Tuesday, 25 September 2012

Commerce and trade routes.


When thinking about medieval trade routes, the Silk Road most likely springs to mind.

Although, trade did move from East to West, the majority of goods moved along commercial lanes running north to south and back. The great rivers of the Oder, Elbe and Rhine facilitated the movement of large and heavy items destined for the Baltic. Cost of transport, tolls and taxes were relatively speaking regulated or set throughout the Empire. Those kingdoms wanting to avoid the land and river routes did business with the Empire’s commercial rivals of Venice, Genoa, the Hanseatic League.


Think of goods such as, salt, wool, spices, incense, gold and silver products crammed into wagons or the holds of ships meandering the long routes taking weeks to reach their final destinations. Over long distances, trade was not without risk from piracy, bandits or war. Even the relative short distances between cities, towns and hamlets also incurred risks, such that merchants often protected their goods with armed escorts.  

For the average peasant, everyday life in agrarian Europe was not terribly affected by the export/import of goods. His daily necessities, if not cultivated or raised, were traded with his neighbor or brought to market.


The reader wishing to find an in depth coverage of trade routes, medieval commerce, the mercantile system, check some the links given here. You will have a better understanding of how trade was to become an interlocking fabric to bring kingdoms to war or establish unusual alliances.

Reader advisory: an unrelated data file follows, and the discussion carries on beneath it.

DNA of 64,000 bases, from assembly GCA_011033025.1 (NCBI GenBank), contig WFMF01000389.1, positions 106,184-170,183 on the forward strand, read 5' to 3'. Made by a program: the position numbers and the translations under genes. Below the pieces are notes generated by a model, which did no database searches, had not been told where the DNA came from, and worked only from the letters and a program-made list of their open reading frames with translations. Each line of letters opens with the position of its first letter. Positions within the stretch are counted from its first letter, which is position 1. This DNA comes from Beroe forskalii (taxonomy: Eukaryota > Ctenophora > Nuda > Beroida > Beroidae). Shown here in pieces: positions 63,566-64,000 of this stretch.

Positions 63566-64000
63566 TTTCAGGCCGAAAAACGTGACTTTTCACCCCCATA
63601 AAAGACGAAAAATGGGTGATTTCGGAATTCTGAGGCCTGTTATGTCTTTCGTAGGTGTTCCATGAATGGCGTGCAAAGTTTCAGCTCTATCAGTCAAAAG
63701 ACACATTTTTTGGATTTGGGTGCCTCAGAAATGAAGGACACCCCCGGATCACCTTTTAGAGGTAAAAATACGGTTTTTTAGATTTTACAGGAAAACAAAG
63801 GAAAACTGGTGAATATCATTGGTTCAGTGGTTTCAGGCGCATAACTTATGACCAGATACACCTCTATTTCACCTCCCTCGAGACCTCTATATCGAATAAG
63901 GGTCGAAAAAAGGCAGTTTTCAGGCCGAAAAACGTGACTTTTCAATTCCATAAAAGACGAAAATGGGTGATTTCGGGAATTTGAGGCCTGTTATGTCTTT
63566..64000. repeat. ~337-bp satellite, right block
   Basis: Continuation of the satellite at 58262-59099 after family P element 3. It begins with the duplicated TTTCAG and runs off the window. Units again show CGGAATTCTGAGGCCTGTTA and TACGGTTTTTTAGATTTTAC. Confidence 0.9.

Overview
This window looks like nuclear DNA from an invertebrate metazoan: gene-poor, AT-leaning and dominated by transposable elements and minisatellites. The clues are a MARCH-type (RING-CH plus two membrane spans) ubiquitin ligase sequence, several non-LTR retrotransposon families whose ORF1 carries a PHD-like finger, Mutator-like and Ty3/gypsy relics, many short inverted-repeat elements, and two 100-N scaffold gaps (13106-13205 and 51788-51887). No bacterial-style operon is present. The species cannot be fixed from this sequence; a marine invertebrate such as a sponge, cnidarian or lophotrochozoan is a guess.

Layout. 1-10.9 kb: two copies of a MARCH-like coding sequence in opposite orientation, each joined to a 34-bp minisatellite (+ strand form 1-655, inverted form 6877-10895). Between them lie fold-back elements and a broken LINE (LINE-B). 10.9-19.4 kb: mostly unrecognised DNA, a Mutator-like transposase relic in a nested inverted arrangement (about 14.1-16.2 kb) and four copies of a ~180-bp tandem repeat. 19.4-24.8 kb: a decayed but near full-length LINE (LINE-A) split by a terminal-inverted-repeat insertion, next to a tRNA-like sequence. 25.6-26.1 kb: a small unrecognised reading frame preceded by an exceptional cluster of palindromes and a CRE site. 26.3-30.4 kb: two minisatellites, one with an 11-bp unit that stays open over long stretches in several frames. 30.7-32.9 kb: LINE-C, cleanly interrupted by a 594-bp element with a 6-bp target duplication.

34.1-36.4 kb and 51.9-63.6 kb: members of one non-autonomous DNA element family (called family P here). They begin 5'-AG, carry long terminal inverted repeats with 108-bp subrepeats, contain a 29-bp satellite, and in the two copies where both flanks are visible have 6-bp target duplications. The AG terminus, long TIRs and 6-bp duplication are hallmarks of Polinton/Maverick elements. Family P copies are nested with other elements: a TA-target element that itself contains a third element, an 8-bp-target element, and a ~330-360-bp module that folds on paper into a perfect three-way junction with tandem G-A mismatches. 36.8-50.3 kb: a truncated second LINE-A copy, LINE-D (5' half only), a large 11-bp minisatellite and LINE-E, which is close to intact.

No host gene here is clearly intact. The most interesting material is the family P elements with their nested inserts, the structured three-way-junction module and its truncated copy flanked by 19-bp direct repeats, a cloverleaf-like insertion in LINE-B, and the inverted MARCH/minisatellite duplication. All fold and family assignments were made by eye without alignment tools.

Application to the DBA campaign system.

With the DBA 2.2 campaign option, the possession of cities and own capital were a source for revenue or prestige points which during the Winter season could be used to re-build armies.

By expanding the campaign year to reflect nine months in place of three seasons, this would create more avenues for revenue. Some ideas I have been exploring. 

One need not be allied militarily to open commerce. The trade between two adjacent allied kingdoms could generate “prestige points”. Another kingdom can offer passage of goods between two others and charge a toll. As most commercial activity would take place within the Empire, values would become standard for all within the Empire.  

Simplicity is the key and adding more substance to the original campaign set, I wish to avoid overly complicated system overloaded with bookkeeping. I see no need to deviate from the Winter phase to add all the pluses and minuses to be expressed as Prestige Points. 
 
 

The next post will summarize the campaign additions to date and outline a test period for the Kingdom of Bavaria, now split in four factions.

Cheers,

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